In new decision, De-Paz York v. York, the Appeals Court finds that the Probate and Family Court did not have subject matter jurisdiction to issue a divorce judgment. In that case, the parties last lived together in Colombia on March 30, 2017. The wife filed a complaint for divorce in Massachusetts on October 30, 2017, claiming there had been an irretrievable breakdown of the parties' marriage as of April 1, 2017. The wife resided in Norwell, MA at the time she filed the complaint.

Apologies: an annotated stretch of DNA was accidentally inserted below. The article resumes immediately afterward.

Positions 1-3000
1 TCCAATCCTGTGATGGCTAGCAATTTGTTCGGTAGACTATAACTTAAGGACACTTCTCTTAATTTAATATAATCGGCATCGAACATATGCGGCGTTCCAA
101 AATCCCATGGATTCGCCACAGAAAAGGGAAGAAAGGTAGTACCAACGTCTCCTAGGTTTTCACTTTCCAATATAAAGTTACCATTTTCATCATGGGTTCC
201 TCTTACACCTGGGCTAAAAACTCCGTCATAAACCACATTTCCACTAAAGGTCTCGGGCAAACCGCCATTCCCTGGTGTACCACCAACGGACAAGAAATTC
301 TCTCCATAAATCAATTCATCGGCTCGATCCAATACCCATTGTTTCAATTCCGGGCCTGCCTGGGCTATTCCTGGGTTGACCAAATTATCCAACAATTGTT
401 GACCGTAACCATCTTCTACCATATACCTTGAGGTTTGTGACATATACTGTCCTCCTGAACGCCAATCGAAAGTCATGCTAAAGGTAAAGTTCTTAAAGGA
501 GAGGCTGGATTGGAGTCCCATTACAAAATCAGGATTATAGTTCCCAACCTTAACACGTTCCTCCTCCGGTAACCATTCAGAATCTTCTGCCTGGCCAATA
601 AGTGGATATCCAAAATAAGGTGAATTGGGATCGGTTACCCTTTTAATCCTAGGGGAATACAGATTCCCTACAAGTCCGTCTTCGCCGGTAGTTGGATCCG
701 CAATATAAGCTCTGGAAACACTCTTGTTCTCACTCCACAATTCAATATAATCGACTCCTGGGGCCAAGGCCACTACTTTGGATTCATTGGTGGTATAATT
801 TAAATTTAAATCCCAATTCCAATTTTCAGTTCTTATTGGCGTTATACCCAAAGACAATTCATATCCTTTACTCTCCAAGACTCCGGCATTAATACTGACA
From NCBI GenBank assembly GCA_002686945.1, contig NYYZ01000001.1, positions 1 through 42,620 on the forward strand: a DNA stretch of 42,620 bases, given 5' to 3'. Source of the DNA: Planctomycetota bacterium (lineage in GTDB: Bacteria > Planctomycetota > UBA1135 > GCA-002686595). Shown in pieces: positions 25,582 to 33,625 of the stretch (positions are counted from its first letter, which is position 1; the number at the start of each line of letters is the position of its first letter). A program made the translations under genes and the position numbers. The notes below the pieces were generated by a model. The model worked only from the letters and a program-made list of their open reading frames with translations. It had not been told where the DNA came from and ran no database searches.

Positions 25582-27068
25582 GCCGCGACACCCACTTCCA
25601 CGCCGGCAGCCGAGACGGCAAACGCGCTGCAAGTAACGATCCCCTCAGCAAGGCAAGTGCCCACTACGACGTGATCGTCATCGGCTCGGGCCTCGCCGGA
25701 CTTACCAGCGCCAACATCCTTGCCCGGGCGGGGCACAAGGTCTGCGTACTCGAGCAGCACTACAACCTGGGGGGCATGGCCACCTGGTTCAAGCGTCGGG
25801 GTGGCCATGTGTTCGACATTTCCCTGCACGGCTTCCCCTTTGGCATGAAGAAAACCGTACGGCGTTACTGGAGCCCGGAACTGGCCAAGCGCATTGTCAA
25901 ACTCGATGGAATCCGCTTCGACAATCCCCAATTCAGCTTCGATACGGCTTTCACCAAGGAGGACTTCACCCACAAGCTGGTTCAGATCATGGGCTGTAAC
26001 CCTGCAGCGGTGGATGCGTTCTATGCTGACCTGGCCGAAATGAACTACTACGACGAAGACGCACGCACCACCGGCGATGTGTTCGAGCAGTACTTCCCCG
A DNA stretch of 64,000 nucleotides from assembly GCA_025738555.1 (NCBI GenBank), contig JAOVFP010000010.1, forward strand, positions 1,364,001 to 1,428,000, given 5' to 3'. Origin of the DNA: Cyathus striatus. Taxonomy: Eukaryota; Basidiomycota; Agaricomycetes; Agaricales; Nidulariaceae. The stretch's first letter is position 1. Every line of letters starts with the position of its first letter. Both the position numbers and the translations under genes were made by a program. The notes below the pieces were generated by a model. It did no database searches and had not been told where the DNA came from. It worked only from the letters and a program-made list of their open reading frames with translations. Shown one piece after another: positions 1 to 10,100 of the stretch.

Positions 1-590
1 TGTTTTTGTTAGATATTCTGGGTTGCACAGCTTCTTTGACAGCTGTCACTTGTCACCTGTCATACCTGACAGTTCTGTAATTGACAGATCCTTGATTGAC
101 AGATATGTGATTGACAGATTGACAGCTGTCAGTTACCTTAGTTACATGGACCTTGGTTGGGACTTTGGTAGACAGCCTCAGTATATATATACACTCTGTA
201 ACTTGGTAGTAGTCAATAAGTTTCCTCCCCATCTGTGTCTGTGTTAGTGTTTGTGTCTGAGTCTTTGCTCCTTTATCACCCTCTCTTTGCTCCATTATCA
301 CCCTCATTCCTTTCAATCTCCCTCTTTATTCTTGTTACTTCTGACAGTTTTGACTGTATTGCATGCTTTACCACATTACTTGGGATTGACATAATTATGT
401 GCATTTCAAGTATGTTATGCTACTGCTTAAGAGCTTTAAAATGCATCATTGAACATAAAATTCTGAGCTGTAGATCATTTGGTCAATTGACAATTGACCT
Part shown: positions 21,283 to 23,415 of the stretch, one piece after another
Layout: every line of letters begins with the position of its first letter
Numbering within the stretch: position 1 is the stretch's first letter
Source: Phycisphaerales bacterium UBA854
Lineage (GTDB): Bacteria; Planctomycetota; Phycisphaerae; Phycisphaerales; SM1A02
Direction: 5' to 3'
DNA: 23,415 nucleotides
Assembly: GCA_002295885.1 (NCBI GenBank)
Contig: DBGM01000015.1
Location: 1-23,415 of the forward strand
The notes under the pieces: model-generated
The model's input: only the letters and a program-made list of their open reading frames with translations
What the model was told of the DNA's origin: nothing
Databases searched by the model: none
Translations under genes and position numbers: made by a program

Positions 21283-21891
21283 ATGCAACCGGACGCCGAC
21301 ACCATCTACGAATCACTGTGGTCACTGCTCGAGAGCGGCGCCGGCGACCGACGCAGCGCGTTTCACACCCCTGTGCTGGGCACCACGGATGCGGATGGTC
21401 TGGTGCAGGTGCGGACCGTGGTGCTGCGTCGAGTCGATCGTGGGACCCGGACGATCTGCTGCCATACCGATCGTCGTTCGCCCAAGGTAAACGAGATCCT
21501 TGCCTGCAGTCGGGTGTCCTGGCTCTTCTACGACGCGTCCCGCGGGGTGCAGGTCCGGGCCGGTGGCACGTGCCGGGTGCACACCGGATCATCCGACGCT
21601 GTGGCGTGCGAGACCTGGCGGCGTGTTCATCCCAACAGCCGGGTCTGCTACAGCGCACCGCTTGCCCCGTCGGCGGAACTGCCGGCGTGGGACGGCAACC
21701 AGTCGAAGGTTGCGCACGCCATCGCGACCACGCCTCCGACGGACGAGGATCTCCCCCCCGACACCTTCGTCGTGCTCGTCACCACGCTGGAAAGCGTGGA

The Supreme Judicial Court recently held that a Massachusetts company could be sued by non- Massachusetts residents for conduct that occurred outside of Massachusetts. In Taylor v. Eastern Connection Operating, Inc., 465 Mass. 191 (2013), employees of a Massachusetts company who worked and lived in New York sued their employer under several Massachusetts statutes (specifically, those that govern the classification of workers as employees or independent contractors and the payment of wages and overtime compensation), claiming - among other things - that their employer had improperly classified them as independent contractors. Notwithstanding the fact that their written contracts with the employer contained "choice-of-law" provisions specifying Massachusetts state court as the jurisdiction where suit could be brought, the employer moved to dismiss the plaintiffs' claims, claiming lack of subject matter jurisdiction.